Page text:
That bill included a deadline to close Lincoln Hills and Copper Lake by Jan. 1, 2021; that was pushed back to mid-2021 and abandoned as efforts to overhaul the youth system went through several revisions.
Evers’ proposal also calls for $83 million to construct a second type 1 facility in Dane County, $4 million to find a location for a third in northeastern Wisconsin and $24.9 million to expand the Grow Academy in Oregon.
The Dane County type 1 facility would be built in property the Department of Corrections now owns in Oregon. That land also houses the Grow Academy, a residential program that treats county and state-supervised youth as an alternative to incarceration. Evers wants to add 10 beds to that six-bed facility. The state also has a medium security adult prison there.
The new type 1 facility in Milwaukee County is expected to be completed in May 2026. The new Dane County facility would have a target completion date of May 2029.
If all three were approved, the state would have capacity for 96 juvenile offenders.
There were 56 male offenders at Lincoln Hills as of Friday and five females at Copper Lake. As part of the plan to overhaul the system, the young women now housed at Copper Lake are slated to move into an expanded Mendota Juvenile Treatment Center.
Evers also wants to put $5.7 million into a new HVAC system at the current youth prisons in northern Wisconsin as Lincoln Hills and Copper Lake are converted to a minimum security adult facility.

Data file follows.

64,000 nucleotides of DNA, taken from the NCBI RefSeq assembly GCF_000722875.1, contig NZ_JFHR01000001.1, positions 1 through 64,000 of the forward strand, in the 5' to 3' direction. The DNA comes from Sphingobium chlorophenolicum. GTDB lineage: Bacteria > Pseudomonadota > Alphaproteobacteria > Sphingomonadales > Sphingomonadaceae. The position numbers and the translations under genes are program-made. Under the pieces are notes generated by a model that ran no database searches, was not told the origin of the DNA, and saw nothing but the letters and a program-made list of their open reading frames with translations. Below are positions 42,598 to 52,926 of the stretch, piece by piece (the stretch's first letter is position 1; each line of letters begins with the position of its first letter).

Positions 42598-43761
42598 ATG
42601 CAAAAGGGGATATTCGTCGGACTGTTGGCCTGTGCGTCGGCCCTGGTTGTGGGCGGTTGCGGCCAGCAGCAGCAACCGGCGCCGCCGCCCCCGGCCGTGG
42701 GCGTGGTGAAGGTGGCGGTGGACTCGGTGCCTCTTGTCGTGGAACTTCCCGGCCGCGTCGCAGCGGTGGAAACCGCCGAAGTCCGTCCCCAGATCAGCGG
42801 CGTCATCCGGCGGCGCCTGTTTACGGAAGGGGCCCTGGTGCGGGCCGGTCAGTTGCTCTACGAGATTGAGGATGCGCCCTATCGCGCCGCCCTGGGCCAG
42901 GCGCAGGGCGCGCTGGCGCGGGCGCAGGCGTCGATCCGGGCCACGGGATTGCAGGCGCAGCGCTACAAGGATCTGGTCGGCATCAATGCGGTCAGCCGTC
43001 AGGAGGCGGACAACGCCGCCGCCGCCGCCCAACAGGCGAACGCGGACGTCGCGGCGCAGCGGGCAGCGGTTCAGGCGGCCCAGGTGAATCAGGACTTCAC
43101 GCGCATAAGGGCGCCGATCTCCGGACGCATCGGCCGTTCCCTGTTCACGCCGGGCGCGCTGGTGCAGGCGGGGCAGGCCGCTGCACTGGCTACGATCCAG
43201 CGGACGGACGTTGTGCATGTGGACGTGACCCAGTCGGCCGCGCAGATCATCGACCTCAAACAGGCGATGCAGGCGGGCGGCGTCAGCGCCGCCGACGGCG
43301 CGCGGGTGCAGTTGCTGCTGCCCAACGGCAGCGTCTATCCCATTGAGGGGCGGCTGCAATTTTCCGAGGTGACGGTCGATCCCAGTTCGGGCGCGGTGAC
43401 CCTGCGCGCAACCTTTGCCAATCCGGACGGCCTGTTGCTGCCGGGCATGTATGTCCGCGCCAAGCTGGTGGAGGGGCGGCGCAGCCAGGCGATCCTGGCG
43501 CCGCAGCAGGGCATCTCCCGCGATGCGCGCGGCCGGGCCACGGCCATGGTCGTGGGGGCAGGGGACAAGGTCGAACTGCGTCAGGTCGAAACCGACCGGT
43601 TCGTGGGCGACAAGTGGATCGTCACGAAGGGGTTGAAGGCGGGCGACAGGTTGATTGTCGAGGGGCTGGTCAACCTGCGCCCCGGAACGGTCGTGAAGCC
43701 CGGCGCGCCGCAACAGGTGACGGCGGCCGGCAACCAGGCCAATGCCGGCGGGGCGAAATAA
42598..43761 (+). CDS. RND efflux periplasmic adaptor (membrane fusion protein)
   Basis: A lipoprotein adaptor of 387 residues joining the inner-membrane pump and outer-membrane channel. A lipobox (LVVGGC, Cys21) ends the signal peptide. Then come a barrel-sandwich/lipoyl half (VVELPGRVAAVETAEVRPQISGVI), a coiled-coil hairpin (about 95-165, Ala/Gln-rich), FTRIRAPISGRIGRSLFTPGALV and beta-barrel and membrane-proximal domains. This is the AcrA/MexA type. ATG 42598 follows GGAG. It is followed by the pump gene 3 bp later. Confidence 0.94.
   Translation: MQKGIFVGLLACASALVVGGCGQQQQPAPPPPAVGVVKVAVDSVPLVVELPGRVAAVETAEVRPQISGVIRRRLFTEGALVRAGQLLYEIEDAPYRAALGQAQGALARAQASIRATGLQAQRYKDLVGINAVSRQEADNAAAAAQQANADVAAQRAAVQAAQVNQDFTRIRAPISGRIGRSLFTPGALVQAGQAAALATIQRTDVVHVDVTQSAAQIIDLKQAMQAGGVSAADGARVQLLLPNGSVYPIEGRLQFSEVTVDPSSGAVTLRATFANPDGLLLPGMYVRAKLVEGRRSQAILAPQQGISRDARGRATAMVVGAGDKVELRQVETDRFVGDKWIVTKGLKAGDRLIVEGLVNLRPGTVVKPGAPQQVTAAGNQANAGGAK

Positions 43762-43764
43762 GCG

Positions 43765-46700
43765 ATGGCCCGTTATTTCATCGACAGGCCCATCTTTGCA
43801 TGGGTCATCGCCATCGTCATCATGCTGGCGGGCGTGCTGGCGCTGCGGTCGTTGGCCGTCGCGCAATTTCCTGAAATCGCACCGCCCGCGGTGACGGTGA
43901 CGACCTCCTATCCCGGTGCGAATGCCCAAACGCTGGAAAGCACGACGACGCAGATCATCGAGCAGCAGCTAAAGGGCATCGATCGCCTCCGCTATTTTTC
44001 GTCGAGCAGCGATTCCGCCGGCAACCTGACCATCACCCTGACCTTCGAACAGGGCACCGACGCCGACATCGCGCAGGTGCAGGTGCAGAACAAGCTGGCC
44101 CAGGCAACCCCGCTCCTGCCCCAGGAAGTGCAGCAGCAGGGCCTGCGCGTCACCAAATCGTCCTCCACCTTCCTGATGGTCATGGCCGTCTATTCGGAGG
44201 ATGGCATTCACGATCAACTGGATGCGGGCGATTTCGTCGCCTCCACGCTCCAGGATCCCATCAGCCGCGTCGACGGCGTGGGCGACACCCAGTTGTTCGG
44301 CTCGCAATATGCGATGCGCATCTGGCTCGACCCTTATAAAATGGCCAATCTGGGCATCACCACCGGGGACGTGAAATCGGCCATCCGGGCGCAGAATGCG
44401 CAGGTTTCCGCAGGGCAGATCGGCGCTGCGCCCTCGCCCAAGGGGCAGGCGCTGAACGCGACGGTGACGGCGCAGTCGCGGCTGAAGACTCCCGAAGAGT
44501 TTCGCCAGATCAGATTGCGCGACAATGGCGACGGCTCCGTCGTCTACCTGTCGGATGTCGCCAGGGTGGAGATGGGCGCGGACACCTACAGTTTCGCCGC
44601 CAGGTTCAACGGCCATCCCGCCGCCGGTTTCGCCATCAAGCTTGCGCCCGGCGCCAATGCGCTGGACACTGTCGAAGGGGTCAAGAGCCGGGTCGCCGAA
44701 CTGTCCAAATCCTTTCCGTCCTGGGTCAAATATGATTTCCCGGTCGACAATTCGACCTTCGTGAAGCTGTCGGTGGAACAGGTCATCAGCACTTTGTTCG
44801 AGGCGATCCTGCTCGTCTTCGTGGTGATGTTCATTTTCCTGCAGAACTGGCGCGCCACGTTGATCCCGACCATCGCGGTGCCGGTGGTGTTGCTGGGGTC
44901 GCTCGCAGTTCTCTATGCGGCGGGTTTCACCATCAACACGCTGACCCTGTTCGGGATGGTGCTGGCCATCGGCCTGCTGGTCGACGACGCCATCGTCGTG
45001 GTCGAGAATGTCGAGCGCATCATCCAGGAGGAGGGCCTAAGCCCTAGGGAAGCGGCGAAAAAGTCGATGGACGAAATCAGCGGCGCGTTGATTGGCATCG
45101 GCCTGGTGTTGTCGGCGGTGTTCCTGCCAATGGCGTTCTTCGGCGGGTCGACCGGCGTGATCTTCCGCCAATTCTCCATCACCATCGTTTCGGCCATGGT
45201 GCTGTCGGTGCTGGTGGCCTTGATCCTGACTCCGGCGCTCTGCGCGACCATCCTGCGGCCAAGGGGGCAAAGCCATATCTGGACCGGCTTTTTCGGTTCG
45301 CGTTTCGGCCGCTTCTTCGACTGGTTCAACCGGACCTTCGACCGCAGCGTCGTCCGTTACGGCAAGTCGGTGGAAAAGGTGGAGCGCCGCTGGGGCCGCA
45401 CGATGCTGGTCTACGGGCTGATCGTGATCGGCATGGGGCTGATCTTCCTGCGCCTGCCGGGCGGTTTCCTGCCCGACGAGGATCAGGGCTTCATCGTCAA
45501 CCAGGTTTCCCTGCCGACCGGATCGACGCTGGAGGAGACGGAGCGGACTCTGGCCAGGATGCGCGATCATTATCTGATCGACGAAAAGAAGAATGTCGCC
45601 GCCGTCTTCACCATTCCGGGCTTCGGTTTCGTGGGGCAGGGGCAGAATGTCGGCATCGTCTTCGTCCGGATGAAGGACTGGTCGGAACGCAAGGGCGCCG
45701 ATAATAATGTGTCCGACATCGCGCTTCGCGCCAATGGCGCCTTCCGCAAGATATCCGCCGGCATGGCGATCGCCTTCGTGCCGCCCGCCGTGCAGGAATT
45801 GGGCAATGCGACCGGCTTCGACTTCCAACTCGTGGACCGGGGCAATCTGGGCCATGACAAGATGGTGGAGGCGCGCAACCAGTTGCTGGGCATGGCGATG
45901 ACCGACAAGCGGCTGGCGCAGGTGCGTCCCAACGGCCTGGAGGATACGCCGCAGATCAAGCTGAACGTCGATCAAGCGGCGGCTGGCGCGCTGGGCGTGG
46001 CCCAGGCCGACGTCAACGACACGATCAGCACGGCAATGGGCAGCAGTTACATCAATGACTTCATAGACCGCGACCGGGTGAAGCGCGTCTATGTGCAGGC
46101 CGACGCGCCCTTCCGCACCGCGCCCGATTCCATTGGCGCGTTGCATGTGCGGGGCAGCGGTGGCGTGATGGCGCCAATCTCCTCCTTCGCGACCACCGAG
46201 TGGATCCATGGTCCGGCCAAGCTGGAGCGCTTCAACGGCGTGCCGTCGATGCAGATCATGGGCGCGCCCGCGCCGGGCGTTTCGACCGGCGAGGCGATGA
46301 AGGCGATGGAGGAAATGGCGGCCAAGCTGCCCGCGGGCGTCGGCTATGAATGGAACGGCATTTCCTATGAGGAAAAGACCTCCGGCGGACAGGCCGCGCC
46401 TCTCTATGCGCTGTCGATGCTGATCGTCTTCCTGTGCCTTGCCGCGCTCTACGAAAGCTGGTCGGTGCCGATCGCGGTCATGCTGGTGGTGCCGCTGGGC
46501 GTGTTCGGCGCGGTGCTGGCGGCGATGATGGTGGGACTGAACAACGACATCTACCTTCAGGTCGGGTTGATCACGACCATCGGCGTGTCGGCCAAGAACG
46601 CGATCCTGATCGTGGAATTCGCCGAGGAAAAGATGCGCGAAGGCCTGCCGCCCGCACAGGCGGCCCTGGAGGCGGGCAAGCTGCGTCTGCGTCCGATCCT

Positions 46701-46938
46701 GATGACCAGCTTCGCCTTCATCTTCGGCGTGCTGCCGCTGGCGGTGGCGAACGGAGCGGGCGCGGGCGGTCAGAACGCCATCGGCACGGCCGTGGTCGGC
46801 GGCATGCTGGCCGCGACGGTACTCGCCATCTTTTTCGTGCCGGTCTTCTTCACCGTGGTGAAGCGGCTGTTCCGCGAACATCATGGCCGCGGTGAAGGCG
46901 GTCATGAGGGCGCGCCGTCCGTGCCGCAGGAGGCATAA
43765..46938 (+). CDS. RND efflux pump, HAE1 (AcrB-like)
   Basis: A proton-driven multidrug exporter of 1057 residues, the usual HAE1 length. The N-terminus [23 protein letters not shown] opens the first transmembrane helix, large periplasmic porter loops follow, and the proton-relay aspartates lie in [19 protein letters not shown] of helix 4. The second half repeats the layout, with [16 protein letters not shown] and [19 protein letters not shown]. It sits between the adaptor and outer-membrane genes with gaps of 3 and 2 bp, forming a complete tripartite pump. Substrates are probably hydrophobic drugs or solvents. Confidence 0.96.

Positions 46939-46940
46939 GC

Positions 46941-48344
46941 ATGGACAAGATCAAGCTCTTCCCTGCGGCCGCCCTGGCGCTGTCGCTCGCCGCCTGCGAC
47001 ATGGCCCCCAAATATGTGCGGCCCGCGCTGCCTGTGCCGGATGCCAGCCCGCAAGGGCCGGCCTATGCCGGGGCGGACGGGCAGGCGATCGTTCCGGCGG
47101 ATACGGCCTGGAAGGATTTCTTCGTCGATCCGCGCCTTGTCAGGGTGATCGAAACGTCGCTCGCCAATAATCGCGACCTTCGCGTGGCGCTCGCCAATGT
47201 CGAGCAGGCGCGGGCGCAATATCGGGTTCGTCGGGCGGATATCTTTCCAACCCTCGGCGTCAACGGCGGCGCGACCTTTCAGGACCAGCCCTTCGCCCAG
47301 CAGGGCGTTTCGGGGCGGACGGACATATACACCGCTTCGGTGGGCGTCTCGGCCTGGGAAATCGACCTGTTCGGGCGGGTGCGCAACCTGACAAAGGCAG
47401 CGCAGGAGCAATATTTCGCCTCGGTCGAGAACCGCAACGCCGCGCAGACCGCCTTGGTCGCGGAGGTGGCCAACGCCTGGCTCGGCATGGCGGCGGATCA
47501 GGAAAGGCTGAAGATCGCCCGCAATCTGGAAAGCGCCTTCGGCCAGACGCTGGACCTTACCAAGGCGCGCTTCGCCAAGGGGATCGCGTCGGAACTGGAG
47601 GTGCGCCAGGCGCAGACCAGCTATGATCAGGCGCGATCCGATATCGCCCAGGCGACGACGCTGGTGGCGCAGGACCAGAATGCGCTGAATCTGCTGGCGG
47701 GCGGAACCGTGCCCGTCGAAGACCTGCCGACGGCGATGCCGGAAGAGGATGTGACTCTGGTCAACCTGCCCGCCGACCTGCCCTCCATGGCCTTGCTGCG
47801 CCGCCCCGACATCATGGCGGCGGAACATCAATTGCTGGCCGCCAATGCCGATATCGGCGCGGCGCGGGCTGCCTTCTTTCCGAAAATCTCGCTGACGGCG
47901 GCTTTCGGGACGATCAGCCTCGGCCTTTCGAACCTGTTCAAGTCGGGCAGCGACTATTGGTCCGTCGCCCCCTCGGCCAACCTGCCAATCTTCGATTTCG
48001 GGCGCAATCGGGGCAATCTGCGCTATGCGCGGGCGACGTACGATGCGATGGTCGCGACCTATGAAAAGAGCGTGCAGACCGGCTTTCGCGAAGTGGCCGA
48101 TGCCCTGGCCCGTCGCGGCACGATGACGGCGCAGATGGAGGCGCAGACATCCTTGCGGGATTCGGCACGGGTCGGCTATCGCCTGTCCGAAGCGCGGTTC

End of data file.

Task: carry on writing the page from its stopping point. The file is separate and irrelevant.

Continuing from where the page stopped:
— Increasing the Wisconsin History Museum budget by $60.5 million. The project in downtown Madison has already been enumerated, and the revised cost would push the price tag to $160.5 million. That would include $70 million in general fund-supported borrowing, $48.2 million in gifts and $42.3 million in cash.
— Providing $15 million in cash from the state toward the cost of a sports and convention center in Janesville. The overall price tag is $50.5 million with the rest of the cost covered by gifts. The project includes a 250-person multipurpose arena, space for trade shows as well as sports such as basketball and volleyball and replacing a 50-year-old single sheet ice arena, where the Janesville Jets play.
— Setting aside $9.3 million for a new 8,000-capacity soccer stadium that will host a professional team in Milwaukee. The project has an overall price tag of $45 million with the rest of the cost covered by gifts. The stadium is also scheduled to be home to the Marquette University men’s and women’s soccer teams.
— Earmarking $12.5 million to renovate the existing cream puff building at the Wisconsin State Fair Park. That includes $6.5 million in program revenue-supported borrowing and $6 million in cash.
So if you like cream puffs, this building plan might suit your tastes.
The Capitol Report is written by the editorial staff at WisPolitics.com, a nonpartisan, Madison-based news service that specializes in coverage of government and politics and is distributed for publication by members of the Wisconsin Newspaper Association.